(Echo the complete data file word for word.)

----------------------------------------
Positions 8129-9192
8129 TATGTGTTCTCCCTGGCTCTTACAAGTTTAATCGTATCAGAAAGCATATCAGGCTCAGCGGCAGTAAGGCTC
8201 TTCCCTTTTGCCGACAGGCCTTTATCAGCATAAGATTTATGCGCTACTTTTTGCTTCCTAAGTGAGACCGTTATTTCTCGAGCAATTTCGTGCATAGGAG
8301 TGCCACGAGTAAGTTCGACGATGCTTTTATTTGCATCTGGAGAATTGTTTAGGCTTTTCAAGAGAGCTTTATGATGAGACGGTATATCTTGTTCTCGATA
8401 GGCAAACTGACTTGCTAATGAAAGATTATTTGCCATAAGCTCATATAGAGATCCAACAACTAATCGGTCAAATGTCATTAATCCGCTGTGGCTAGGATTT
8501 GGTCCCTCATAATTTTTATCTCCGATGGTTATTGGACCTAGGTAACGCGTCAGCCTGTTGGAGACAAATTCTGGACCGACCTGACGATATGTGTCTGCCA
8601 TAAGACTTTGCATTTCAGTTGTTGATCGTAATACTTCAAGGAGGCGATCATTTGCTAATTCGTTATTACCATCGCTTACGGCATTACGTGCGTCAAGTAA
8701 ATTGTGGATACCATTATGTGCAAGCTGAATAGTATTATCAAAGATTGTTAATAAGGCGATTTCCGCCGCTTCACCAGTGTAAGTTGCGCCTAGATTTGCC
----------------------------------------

Positions 8129-9192
8129 TATGTGTTCTCCCTGGCTCTTACAAGTTTAATCGTATCAGAAAGCATATCAGGCTCAGCGGCAGTAAGGCTC
8201 TTCCCTTTTGCCGACAGGCCTTTATCAGCATAAGATTTATGCGCTACTTTTTGCTTCCTAAGTGAGACCGTTATTTCTCGAGCAATTTCGTGCATAGGAG
8301 TGCCACGAGTAAGTTCGACGATGCTTTTATTTGCATCTGGAGAATTGTTTAGGCTTTTCAAGAGAGCTTTATGATGAGACGGTATATCTTGTTCTCGATA
8401 GGCAAACTGACTTGCTAATGAAAGATTATTTGCCATAAGCTCATATAGAGATCCAACAACTAATCGGTCAAATGTCATTAATCCGCTGTGGCTAGGATTT
8501 GGTCCCTCATAATTTTTATCTCCGATGGTTATTGGACCTAGGTAACGCGTCAGCCTGTTGGAGACAAATTCTGGACCGACCTGACGATATGTGTCTGCCA
8601 TAAGACTTTGCATTTCAGTTGTTGATCGTAATACTTCAAGGAGGCGATCATTTGCTAATTCGTTATTACCATCGCTTACGGCATTACGTGCGTCAAGTAA
8701 ATTGTGGATACCATTATGTGCAAGCTGAATAGTATTATCAAAGATTGTTAATAAGGCGATTTCCGCCGCTTCACCAGTGTAAGTTGCGCCTAGATTTGCC